American ginseng is the kissing cousin to Chinese ginseng and has many of the same properties of its Asian relative; it stimulates the body to renewed activity and function, strengthens all the major systems, and makes the body stronger in general. Its an herb to understand.
Notes from the Eclectic Physicians
Notes from the Eclectic Physicians
Preparation – Prepare a tincture from the fresh or recent root, in the proportion of 3viij. to Alcohol 50degree Oj. Dose from gtts. v. to gtts. xx.
We have laughed at the Chinese for their use of Ginsent, which we have deemed inert, but I am pretty well satisfied that in this, as in some other things, they have the advantage of us. A limited use of the article has given me a very favourable opinion of its influence.
Its first use, and a very important one, is in the treatment of nervous dyspepsia. I have obtained more benefit from it in my own person, than from any other remedy, and I have employed it with others with equal advantage. It exerts a decidedly beneficial influence in exhaustion of the brain from over work, and it is probably that its influence is as much in this direction as upon the stomach.
It is one of those remedies, however, that produces no marked improvement at first, and must be continued for weeks to obtain its good effects.
1883: Scudder (tonic)
(The root of Panax Quinquefolia – U.S. )
Preparation – Tincture of Panax.
Dose – From one drop to half a drachm.
Therapeutic Action – Ginsent is feebly tonic, a pleasant stomachic and aromatic stimulant, a gentle nervine, slightly diaphoretic, and somewhat demulcent.
It promotes the appetite, facilitates digestion and invigorates the general system, and is considered beneficial in morbid states of the nervous system. Some are in the habit of employing it as a nervine and antispasmodic, either alone or associated with other agents balonging to that class, in cases of debility or irritability of the nervous system.
1895: Watkins: PANAX, SP MED:
Nervousness, headache, cardialgia, mental fatigue, dullness, inability to control the voluntary muscles, nausea and vomiting, vertigo. Ten drops to one half drachm, three times a day.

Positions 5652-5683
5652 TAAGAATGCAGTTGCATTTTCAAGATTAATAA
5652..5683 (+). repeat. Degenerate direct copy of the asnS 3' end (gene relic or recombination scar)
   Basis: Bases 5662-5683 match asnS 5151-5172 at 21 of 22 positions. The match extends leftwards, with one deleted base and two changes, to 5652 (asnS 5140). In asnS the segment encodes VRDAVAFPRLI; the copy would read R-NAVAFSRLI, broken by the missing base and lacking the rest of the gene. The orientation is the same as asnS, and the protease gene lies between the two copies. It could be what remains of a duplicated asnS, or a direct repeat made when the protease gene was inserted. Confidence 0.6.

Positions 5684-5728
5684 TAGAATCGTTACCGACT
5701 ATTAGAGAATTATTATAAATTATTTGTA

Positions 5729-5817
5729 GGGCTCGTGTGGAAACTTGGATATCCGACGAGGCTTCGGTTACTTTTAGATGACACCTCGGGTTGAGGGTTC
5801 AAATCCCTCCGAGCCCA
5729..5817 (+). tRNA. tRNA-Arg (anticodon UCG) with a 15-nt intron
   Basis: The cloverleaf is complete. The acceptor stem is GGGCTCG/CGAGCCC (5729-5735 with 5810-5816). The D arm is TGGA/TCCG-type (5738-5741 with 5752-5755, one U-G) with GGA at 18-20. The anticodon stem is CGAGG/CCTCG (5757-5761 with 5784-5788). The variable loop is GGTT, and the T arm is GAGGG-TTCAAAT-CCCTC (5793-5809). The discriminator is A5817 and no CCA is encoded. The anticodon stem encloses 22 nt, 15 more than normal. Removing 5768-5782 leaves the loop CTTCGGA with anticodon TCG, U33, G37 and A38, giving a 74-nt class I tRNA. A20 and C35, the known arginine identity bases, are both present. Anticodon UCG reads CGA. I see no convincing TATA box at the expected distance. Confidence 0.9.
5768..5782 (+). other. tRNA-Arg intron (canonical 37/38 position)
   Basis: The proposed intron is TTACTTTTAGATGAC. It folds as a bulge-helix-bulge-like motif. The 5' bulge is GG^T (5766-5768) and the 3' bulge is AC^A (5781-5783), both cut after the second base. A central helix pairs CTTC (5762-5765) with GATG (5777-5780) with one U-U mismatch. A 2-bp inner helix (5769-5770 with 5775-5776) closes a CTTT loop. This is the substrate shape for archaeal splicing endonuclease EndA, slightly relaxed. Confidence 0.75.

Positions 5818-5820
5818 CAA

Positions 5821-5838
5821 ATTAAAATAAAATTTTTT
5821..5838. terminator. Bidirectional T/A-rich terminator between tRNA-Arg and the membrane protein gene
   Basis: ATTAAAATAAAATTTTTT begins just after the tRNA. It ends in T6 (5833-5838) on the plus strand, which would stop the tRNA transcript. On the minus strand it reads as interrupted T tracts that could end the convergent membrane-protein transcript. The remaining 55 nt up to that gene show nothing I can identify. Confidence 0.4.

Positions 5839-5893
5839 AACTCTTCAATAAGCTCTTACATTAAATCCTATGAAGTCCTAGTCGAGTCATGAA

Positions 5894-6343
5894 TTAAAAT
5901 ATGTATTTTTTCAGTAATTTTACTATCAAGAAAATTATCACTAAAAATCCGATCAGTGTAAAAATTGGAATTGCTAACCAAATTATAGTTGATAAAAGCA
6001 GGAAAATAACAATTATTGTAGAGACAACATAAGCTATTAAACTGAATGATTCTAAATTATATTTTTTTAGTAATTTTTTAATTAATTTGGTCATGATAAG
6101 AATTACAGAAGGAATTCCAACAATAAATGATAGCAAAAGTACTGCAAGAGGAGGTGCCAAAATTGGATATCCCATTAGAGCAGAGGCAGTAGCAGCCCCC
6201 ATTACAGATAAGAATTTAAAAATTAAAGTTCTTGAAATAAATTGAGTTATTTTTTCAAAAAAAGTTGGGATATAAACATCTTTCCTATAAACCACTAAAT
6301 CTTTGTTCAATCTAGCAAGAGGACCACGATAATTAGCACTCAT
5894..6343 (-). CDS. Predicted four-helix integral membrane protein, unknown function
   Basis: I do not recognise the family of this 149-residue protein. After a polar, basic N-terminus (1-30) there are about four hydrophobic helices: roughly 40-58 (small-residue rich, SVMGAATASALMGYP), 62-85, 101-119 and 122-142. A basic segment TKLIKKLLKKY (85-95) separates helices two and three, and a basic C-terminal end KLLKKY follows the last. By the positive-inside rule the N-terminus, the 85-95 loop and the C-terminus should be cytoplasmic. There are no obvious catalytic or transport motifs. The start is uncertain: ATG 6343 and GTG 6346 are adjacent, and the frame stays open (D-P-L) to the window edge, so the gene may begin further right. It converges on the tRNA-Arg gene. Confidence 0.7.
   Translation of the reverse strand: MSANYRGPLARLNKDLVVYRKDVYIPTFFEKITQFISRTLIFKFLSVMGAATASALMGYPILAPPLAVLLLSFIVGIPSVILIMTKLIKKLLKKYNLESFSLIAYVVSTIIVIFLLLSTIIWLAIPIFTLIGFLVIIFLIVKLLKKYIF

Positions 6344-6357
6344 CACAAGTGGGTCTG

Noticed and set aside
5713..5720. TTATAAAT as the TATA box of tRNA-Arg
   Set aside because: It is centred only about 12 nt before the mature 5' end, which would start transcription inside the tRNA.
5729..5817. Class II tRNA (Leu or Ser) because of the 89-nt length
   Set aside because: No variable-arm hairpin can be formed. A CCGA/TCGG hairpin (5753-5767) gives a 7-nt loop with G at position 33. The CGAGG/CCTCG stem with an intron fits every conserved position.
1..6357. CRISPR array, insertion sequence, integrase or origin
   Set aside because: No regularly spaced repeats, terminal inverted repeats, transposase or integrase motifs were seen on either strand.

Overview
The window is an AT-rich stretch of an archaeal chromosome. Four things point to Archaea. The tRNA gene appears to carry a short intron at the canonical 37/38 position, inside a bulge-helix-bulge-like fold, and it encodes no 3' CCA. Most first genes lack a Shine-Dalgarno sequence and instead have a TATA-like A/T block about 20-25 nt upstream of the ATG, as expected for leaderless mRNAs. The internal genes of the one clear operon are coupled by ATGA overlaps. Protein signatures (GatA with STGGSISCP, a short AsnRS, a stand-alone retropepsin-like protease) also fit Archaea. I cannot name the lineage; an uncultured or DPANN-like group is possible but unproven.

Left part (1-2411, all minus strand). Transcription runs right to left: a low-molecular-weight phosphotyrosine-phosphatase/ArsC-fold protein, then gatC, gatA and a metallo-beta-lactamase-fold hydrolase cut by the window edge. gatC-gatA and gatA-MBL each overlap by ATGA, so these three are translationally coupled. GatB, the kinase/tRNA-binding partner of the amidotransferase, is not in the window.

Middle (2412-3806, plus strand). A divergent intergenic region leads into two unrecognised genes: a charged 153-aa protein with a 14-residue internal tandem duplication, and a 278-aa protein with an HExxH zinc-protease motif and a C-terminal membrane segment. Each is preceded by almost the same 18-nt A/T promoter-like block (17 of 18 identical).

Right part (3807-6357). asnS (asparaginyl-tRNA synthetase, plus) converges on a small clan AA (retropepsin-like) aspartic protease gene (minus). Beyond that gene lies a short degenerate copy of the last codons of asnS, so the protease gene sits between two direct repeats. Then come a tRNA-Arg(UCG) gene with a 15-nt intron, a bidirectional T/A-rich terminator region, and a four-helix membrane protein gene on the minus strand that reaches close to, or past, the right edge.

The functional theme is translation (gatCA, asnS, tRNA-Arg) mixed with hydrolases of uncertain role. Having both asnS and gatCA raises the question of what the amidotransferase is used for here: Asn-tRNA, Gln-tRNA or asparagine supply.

1898: Felter and Lloyd PANAX – GINSENG
Action, Medical Uses, and Dosage – A mild tonic and stimulant. Useful in loss of appetite, slight nervous debility, and weak stomach. Continued for some length of time, for its temporary administration gives but little benefit, it is a very important remedy in nervous dyspepsia, and in mental exhaustion from over-work. It gives fairly good results in nervous prostration, and in cerebral anemia. By some, it is considered useful in asthma, gravel, convulsions, paralysis, to invigorate the virile powers, etc. It gives fairly good results in atonic laryngitis, bronchitis, and some relief in phthisis, being a secondary remedy for these complaints. Dose, of the powder, from 10 to 60 grains; of the infusion, from 2 to 4 fluid ounces; specific panax, 5 to 60 drops.
Specific Indications and Uses – Nervous dyspepsia; mental and other forms of nervous exhaustion from overwork.
1898: Webster PANAX QUINQUEFOLIUM
This agent (ginseng) bears the indorsement of both Professor Scudder and Professor Goss, as a remedy for nervous dyspepsia.
Goss asserts that in dyspepsia from sedentary habits and from close mental application it is a valuable tonic, it probably acting through the pneumogastric nerve.
Form for Administration -The specific medicine.
Dose- From five to fifteen drops.
1901 : Harvey W Felter (Tonics) – PANAX – GINSENG
BOTANICAL ORIGIN – The root of Panax quinquefolium , Linne; Nat. Ord., Araliaceae . Found in the rich woods of North America as far south as Tennessee and Georgia .
This drug is a great favorite with the Chinese. It is a native of the United States and grows in rich shady woods. Its root is a mild stimulant and tonic. It is a good remedy in nervous dyspepsia, exercising a very beneficial influence upon the nervous system.
In cerebral anaemia its action is favorable, but its use must be prolonged to obtain its good effects. Use of the tincture from five drops to one drachm.
Nervous debility, gastric derangement of nervous origin, loss of appetite. Panax quinquefolium is a mild tonic and stimulant.
1919: Ellingwood – PANAX, PANAX QUINQUEFOLIUM
Synonym – Ginseng.
Constituents – Panaquilon, gum, resin, starch, albumen.
Preparations – Specific Medicine Panax. Dose, from five to sixty minims.
Therapy – This agent is an important article of commerce in China , being a general domestic remedy and highly prized. It is a mild sedative and tonic to the nerve centers, improving their tone, if persisted in, and increasing the capillary circulation of the brain. It is given in cerebral anaemia, and if combined with other tonics is capable of doing some good. it is also prescribed in the failure of digestion incident to nervous prostration and general nerve irritation.
Disclaimer: The author makes no guarantees as to the the curative effect of any herb or tonic on this website, and no visitor should attempt to use any of the information herein provided as treatment for any illness, weakness, or disease without first consulting a physician or health care provider. Pregnant women should always consult first with a health care professional before taking any treatment.